Monday, June 04, 2007

Lake District Holiday V (Final): Helvellyn

Legend and poetry, a lovely name and a lofty altitude combine to encompass Helvellyn in an aura of romance; and thousands of pilgrims, aided by its easy accessibility, are attracted to its summit every year. There is no doubt that Helvellyn is climbed more often than any other mountain in Lakeland... (Alfred Wainwright).

Peter and Will on the summit of Helvellyn, with Striding Edge in the background.

Since our first visit to the Lake District in 2000, we have wanted to climb Helvellyn,* at 3115 feet the third-highest mountain in the Lakes. The classic and preferred route to the summit is along Striding Edge, a dramatic knife-edge of rock that Wainwright calls "the finest ridge there is in Lakeland." Striding Edge occasionally requires the walker to claw his way up steep chimneys of rock that rise thrillingly above the sheer precipice on either side. Unfortunately, my bad knee forced us to reroute our ascent of Helvellyn to the west side, which Wainwright dismisses as "unattractive and lacking in interest."

Clara on the ascent of Helvellyn, with Thirlmere in the background.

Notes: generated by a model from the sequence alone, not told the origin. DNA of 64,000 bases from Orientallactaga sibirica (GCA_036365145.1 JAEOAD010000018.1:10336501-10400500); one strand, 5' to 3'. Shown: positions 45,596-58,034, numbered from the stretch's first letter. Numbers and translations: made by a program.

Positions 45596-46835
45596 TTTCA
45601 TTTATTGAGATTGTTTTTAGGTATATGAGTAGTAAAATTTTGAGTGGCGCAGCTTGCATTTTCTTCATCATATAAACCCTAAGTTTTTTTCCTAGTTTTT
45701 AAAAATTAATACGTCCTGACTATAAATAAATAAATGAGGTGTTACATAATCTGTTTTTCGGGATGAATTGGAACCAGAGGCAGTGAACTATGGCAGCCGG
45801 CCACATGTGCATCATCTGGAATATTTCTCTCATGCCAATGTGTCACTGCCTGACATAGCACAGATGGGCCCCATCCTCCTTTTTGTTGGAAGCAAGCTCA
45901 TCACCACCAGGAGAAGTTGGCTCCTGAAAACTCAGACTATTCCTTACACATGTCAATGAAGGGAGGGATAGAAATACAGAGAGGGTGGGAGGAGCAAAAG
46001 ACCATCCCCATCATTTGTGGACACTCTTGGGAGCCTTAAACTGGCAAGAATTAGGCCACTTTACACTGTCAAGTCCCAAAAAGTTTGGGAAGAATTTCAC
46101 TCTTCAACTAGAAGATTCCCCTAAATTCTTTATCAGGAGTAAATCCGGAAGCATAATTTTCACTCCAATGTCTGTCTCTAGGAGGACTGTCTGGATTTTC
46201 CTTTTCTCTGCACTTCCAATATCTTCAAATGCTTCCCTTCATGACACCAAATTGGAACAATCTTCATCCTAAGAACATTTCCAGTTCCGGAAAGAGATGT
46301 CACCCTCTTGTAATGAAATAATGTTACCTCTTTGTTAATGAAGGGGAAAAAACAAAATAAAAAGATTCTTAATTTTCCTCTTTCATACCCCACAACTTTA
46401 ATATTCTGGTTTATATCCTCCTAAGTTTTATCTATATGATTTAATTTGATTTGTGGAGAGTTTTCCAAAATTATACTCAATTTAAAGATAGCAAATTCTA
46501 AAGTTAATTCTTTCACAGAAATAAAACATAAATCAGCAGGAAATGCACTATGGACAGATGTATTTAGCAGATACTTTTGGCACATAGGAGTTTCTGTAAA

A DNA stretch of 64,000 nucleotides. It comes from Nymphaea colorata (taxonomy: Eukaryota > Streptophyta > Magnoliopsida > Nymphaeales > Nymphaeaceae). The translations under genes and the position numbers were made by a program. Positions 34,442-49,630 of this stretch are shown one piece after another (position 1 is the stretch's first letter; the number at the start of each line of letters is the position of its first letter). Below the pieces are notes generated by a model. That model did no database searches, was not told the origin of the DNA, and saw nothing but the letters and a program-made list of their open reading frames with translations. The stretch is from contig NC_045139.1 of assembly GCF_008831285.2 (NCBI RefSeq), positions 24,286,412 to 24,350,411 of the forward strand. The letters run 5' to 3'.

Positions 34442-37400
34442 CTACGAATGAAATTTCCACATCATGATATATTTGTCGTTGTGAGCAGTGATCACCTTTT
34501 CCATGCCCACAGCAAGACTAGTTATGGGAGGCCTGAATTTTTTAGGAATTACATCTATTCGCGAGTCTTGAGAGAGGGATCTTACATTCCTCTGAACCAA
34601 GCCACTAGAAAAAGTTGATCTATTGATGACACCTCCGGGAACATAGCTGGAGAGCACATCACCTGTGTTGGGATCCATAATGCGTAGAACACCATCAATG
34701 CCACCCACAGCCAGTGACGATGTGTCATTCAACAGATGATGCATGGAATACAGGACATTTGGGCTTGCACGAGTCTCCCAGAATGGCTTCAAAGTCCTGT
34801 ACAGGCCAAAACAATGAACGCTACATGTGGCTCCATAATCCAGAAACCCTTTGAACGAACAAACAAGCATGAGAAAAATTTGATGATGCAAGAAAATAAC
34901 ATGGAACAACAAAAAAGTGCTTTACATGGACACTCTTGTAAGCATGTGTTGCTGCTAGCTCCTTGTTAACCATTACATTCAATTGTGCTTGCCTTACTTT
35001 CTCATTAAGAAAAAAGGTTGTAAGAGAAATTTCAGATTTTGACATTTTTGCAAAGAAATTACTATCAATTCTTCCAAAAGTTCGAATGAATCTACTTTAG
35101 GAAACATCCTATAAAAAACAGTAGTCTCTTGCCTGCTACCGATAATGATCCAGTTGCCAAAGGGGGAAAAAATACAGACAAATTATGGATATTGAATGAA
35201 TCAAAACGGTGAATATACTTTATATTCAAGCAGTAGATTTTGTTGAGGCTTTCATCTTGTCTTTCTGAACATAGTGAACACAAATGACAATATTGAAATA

There are several ways up Helvellyn from the west, including a long route from Grasmere that Wordsworth followed when he was in his seventies. We chose the shortest and easiest, from the car park beside Wythburn church. The church is all that remains of the village of Wythburn, which was wiped out in 1890 when the valley in which it lay was flooded to create the Thirlmere Reservoir and provide a water supply for the growing city of Manchester.

The final ascent to the summit of Helvellyn from the west: "unattractive and lacking in interest"?


The ascent from Wythburn is not Striding Edge, but I wouldn't dismiss it as unattractive. The early stages, with Thirlmere in the background, are quite lovely. It is only the final ascent to the summit that seems a little dull. But from the summit itself there are glorious views northeast toward Ullswater, with Red Tarn and Striding Edge in the foreground. One of the advantages of the western ascent was that we met relatively few other walkers along the way. When we had our first sight of Striding Edge, we could see walkers lined up all along the ridge, like a queue at a post office.

My knee was in good shape during the ascent, but was aching by the time we reached the car park again at the end of the walk. Striding Edge will have to wait for another year.

*Will persisted in referring to the mountain as "Van Halen."

1 comment:

fabrile heart said...

More fab photos. We are Wainwright fans here. I must say that much like Withnail and I, we 'went on holiday by mistake' and found ourselves in the Lakes. Totally unprepared we only managed to climb the Old Man of Coniston, so we are eager to spend more time putting Wainwright's sage advice into practice.